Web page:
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Gramercy sees value in buying up indebted China real estate

Distressed debt specialist Gramercy Funds scents an “opportunity for experienced credit investors” in the cash-strapped Chinese real estate sector and has been loading up on property company bonds.

Founder Robert Koenigsberger made a bundle off Russian debt in the late 1990s and has played big roles in restructuring Argentine government bonds.

Now the $5.5bn investment manager sees parallels in China, where the value of property company bonds has plummeted since the giant developer Evergrande began missing payments on its debt last year. From zero exposure to the sector before Evergrande, Gramercy has built up to $200mn in corporate bonds and expects to buy more.

“Around 10 of the [companies] that we’re focused on definitely trade below an inherent value that we think that we can achieve by being a part of catalysing a restructuring in a reasonable period of time,” Koenigsberger said.

“It reminds me of the ‘good old days’ of emerging markets . . when it was more of a fledgling asset class,” he added.

Many analysts are valuing the sector’s bonds at 10 to 40 per cent on the dollar because that is what the companies’ assets would be worth if they defaulted and were liquidated.

But Gramercy has been talking to chief financial officers and believes they want to work out an agreement with their creditors. They just do not know how.

“There’s a real lack of experience of how to put Humpty Dumpty back together again,” Koenigsberger said. “Rather than detecting a lack of willingness to pay/restructure, we’re seeing a lot of signs of good faith.”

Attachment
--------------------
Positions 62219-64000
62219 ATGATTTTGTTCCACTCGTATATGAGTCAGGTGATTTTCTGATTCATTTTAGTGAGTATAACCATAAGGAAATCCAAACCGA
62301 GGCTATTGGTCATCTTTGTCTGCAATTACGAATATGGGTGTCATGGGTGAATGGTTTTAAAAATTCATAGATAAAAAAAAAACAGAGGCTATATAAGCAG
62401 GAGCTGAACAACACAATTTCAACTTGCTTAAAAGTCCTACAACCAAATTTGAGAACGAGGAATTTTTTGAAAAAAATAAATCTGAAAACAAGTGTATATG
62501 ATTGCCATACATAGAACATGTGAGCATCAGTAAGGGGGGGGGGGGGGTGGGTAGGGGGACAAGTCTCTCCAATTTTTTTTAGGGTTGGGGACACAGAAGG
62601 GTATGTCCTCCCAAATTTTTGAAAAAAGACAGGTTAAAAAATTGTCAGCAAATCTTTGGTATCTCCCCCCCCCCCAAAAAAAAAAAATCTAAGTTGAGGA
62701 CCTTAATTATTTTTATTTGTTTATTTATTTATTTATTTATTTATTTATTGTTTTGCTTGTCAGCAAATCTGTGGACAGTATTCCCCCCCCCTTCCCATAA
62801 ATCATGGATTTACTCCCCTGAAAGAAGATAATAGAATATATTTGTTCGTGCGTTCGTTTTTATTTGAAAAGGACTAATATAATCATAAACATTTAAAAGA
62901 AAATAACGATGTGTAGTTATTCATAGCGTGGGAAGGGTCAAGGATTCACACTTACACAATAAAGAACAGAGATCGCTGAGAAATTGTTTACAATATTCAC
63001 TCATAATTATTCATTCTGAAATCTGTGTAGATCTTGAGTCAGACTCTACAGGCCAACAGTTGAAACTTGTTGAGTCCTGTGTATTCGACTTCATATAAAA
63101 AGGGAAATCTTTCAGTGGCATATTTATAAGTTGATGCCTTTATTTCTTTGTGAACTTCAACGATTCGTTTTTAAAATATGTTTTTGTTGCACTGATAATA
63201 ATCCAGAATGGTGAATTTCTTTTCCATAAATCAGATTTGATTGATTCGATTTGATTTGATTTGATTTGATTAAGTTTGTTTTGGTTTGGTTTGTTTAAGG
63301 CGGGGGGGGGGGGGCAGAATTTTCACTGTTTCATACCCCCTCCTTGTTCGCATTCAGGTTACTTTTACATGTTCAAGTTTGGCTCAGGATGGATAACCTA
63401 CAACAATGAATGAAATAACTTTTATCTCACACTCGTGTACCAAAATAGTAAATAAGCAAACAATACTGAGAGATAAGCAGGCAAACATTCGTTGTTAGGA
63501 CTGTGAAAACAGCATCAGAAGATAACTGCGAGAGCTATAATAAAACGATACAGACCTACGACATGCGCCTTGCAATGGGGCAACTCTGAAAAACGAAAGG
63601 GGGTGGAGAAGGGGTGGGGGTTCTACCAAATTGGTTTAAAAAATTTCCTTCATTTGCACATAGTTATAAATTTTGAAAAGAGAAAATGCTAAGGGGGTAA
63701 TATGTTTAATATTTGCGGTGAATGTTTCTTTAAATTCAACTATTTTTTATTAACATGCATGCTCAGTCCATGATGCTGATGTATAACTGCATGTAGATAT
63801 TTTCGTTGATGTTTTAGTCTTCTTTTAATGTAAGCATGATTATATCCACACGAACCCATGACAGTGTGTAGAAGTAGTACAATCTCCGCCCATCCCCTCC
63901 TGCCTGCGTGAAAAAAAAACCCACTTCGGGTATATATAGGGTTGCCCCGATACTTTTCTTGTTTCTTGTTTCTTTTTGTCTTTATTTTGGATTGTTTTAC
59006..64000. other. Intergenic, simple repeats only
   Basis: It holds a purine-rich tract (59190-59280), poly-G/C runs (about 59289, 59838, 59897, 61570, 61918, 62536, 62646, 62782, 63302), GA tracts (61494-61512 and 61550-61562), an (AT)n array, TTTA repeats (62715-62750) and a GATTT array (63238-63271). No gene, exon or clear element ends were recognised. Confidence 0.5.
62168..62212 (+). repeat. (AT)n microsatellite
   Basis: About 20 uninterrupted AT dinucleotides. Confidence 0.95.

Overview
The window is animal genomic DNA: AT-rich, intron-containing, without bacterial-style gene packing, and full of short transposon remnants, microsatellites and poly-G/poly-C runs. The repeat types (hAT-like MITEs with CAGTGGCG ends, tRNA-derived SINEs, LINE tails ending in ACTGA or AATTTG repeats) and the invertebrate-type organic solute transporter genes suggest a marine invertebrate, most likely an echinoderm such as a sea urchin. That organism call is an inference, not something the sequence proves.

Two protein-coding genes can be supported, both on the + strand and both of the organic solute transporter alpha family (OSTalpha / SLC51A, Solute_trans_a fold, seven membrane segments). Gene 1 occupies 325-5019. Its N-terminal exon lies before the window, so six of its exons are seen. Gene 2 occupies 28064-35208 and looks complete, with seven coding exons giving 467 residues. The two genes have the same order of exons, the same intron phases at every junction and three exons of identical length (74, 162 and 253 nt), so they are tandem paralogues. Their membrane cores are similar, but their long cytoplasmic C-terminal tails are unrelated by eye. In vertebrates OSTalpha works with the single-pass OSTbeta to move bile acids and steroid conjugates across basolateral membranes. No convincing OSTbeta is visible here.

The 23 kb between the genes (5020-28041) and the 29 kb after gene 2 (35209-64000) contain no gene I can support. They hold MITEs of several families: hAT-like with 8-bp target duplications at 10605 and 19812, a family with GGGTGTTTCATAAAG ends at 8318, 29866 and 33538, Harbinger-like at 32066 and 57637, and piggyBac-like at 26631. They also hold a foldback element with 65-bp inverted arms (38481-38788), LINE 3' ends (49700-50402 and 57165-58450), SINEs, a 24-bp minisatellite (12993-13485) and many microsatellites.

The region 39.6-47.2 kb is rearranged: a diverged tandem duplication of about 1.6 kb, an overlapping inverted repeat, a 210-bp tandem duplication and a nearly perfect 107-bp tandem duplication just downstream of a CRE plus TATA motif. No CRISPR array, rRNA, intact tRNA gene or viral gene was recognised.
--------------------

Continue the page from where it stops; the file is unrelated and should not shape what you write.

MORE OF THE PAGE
“There’s an opportunity for experienced creditors to come in with good ideas and leadership skills and to show the possibility to these CFOs . . . that there is a path to getting to yes,” he said.

Gramercy’s recent buying of Chinese property company debt puts it on the opposite side from some big financial groups. BlackRock, HSBC and Fidelity were among the fund houses that cut their exposure to the sector in March and April, according to Bloomberg data. In May, Goldman Sachs analysts sharply boosted their default predictions for the sector’s US dollar-denominated bonds.

Gramercy’s enthusiasm for Chinese real estate does not extend to some of the other big distressed markets. Gramercy is steering clear of Russian assets and it has already sold off the Ukrainian debt it scooped up right after the invasion at a steep discount.

“We are not convinced that there’s value in Ukraine at 35 [cents on the dollar] because the longer this conflict is unfortunately going on, we can all see not only the damage that has occurred but [also] . . . the massive costs that its going to take to rebuild the country,” Koenigsberger said.

Gramercy is wary of Ukrainian debt because it expects a postwar restructuring of Ukrainian debt will force bondholders to accept significantly less than face value. Koenigsberger said the situation reminds him of the 2010s when the G7 gave “extraordinary debt relief” to Iraq to help it recover from the war. Private creditors took an 85 per cent hit to the net present value of their bonds.

If Ukraine receives similar treatment, “How could a bond with an 85 per cent haircut be worth 35 cents?” he asked

Gramercy’s multi-strategy fund is down about 3 per cent for the year to the end of May, compared to a fall of nearly 20 per cent for JPMorgan’s emerging market bond index, people familiar with the results said. Last year Gramercy was up roughly 8 per cent, and the index was roughly flat.

The weighted average return for the entire hedge fund sector for the month of May was negative 1.1 per cent, according to internal analysis by Citco, the leading hedge fund administrator, which serves about a quarter of the market. The average return through the first quarter of 2022 was negative 3.2 per cent.

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